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U.S. Forest Service

Plant of the Week

Veronica americana range map. Veronica americana range map. USDA PLANTS Database.

Veronica americana. Veronica americana in flower and fruit, near Forbay Lake Trail, Colorado. Photo © Al Schneider.

Veronica americana. Veronica americana growing in mud and shallow water near Forbay Lake Trail, Colorado. Photo © Al Schneider.

Veronica americana. Closeup of the four-petaled flowers and fruits of Veronica americana, near Forbay Lake Trail, Colorado. Photo © Al Schneider.

American Brooklime (Veronica americana)

By Walter Fertig

Relatively few flowers are bilaterally symmetrical, meaning that only a single plane of symmetry exists that will bisect the flower into equal, mirror-image halves. Human faces also exhibit bilateral symmetry. Perhaps it is not surprising then that we are drawn to flowers that share our type of symmetry. Many of the world’s most popular garden plants have bilaterally symmetrical flowers, including orchids, peas, iris, and monkeyflower (Mimulus). The 200 plus species of Veronica in the figwort family (Scrophulariaceae) might join this group if only their bilaterally symmetrical flowers were not so miniscule (averaging less than ¼ inch across).

Superficially, Veronica flowers resemble a human face when viewed front-on, or at least if our faces were blue, purple, or pinkish-white. The four petals of the flower are fused at the base into a shallow, flattened saucer. The uppermost petal is the largest and actually consists of two petals that have become completely fused into one. This petal might be mistaken for an enlarged forehead, while the two petals to its sides resemble swollen cheeks. The floral face is completed by the lowest petal, which is significantly smaller and narrower than the others and forms the chin. Some botanical scholars attribute the name Veronica to Saint Veronica, who provided Jesus with a washcloth to wipe his brow and came away with an image of his face on the fabric.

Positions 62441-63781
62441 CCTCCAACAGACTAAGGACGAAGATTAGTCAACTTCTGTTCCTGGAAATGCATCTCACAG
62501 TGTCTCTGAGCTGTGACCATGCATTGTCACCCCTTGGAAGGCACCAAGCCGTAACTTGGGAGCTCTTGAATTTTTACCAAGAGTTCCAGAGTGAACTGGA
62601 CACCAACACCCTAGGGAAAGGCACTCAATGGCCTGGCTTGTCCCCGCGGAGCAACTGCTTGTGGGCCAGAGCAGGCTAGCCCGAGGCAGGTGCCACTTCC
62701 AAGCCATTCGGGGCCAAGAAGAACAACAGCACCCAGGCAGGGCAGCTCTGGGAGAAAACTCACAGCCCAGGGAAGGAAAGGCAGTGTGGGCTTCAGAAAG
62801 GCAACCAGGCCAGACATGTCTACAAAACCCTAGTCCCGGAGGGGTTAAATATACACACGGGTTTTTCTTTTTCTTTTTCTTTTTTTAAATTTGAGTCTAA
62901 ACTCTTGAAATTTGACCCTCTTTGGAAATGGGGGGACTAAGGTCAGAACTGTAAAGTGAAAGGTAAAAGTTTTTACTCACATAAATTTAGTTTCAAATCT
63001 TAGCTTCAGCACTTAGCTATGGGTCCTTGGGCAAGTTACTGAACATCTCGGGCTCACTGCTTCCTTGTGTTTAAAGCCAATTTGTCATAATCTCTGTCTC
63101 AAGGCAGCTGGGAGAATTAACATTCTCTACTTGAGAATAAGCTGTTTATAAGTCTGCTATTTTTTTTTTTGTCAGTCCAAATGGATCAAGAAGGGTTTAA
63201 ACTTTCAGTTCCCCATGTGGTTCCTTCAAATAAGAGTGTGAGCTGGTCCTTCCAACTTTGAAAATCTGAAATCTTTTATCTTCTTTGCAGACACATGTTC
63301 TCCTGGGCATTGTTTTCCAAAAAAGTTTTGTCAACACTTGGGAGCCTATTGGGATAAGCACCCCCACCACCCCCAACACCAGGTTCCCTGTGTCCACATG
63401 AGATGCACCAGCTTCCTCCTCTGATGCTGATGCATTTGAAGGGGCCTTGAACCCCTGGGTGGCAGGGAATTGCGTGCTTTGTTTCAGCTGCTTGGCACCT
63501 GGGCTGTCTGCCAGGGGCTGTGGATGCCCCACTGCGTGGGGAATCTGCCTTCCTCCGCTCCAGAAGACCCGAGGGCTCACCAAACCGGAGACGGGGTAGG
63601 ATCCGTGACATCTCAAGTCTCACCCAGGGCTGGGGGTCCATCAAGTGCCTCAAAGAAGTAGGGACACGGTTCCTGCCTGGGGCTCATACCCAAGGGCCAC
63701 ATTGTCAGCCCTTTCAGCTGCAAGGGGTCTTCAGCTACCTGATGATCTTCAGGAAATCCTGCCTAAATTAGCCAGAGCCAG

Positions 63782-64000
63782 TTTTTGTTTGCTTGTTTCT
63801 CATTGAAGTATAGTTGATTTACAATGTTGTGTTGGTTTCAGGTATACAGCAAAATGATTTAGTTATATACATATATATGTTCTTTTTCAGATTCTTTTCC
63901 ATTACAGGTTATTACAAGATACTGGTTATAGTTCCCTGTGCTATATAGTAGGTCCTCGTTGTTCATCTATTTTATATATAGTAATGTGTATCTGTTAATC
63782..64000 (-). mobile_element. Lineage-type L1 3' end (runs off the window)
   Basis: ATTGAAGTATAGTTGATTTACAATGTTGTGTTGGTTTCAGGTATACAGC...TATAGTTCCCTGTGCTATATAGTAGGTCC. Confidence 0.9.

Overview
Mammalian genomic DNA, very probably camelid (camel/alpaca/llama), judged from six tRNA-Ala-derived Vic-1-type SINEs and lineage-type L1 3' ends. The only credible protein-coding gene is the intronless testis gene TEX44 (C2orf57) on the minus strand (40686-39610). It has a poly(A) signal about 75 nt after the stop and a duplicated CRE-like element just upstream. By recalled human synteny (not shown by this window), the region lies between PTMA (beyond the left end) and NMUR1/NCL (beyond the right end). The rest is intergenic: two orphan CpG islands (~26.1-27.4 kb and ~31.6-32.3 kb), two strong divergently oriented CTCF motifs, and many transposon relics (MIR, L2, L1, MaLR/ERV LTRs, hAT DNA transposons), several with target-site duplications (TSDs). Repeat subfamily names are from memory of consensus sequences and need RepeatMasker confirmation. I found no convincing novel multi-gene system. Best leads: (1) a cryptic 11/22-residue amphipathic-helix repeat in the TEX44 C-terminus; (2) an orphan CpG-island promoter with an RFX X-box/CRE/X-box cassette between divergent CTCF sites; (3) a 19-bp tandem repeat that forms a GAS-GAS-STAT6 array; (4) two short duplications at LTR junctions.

American brooklime (Veronica americana) is one of the largest of the 34 species of Veronica that are native or introduced in North America. The name brooklime is derived from the plant’s preferred habitat: the muddy (lime) banks of running brooks and other riparian areas. American brooklime ranges from Alaska to Newfoundland and south to North Carolina, Texas, California, and the mountains of central Mexico. The plant can be recognized by its opposite pairs of petiolate stem leaves (the similar V. anagallis-aquatica, introduced from Europe, has sessile stem leaves). The tiny flowers are borne in branching racemes in the axils of the upper stem leaves and are open primarily in July and August. Individual flowers are short-lived, earning the plant its other common name “speedwell” for the rapidity with which the petals are shed.

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